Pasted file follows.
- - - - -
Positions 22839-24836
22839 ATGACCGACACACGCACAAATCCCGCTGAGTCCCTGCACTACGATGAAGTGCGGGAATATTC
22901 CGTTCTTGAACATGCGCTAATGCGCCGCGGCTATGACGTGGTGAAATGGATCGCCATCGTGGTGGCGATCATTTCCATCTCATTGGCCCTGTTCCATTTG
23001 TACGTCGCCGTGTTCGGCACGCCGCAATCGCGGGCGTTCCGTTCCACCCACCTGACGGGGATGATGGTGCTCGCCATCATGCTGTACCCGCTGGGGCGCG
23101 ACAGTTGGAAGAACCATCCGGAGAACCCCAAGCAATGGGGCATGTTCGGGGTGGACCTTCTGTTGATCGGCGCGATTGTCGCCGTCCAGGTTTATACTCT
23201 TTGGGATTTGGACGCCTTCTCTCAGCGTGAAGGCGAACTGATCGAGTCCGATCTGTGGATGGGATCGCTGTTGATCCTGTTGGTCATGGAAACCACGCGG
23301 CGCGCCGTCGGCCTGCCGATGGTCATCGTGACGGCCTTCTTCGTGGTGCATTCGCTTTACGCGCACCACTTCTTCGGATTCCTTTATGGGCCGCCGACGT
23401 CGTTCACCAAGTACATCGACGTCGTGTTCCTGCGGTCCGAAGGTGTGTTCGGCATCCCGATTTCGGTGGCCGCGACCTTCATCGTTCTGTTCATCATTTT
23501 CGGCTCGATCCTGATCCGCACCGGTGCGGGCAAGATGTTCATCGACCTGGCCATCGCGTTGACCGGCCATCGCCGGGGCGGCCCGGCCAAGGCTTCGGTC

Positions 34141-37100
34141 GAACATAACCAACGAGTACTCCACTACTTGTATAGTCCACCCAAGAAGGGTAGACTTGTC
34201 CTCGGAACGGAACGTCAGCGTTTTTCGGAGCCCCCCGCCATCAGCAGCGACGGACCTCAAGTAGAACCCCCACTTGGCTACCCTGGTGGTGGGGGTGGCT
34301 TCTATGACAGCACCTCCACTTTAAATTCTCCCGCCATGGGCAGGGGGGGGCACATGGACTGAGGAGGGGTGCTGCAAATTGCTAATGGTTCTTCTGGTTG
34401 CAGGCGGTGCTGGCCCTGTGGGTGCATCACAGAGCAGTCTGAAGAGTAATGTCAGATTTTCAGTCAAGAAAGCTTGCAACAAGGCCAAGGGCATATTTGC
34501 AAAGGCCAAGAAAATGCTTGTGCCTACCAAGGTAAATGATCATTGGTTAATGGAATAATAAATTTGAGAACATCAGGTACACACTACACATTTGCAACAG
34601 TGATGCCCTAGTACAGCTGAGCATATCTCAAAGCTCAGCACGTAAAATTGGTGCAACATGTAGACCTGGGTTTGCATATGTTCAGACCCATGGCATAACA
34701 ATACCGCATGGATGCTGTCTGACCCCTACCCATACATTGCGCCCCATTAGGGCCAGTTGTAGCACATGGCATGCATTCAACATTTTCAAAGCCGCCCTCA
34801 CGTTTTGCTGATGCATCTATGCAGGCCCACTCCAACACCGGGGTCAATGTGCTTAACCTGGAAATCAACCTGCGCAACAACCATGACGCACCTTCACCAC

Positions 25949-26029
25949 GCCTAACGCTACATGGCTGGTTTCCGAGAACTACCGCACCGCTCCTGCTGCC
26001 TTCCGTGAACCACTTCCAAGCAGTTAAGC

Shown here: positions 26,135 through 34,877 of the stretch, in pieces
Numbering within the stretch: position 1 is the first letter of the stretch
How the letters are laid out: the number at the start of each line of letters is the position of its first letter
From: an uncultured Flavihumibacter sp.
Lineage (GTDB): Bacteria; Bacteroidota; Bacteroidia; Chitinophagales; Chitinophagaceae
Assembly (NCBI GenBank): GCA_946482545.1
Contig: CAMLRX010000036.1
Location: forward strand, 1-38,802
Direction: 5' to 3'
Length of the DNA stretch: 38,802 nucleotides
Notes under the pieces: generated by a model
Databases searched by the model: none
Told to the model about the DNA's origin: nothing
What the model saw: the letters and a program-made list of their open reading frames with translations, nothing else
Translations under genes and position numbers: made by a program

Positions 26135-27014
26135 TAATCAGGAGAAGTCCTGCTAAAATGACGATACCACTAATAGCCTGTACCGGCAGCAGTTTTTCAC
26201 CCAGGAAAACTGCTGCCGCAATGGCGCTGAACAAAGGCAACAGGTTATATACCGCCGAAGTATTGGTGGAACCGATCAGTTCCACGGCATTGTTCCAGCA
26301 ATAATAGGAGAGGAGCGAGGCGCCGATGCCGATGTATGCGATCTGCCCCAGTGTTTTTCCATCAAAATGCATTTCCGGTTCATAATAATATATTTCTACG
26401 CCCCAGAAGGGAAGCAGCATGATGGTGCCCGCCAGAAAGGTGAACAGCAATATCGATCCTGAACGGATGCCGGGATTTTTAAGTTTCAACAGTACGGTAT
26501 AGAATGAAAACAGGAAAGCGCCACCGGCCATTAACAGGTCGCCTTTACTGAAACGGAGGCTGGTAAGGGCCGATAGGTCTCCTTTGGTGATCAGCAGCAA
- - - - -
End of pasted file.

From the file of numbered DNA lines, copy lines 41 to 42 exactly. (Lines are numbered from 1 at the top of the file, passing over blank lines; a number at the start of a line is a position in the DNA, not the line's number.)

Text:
26401 CCCCAGAAGGGAAGCAGCATGATGGTGCCCGCCAGAAAGGTGAACAGCAATATCGATCCTGAACGGATGCCGGGATTTTTAAGTTTCAACAGTACGGTAT
26501 AGAATGAAAACAGGAAAGCGCCACCGGCCATTAACAGGTCGCCTTTACTGAAACGGAGGCTGGTAAGGGCCGATAGGTCTCCTTTGGTGATCAGCAGCAA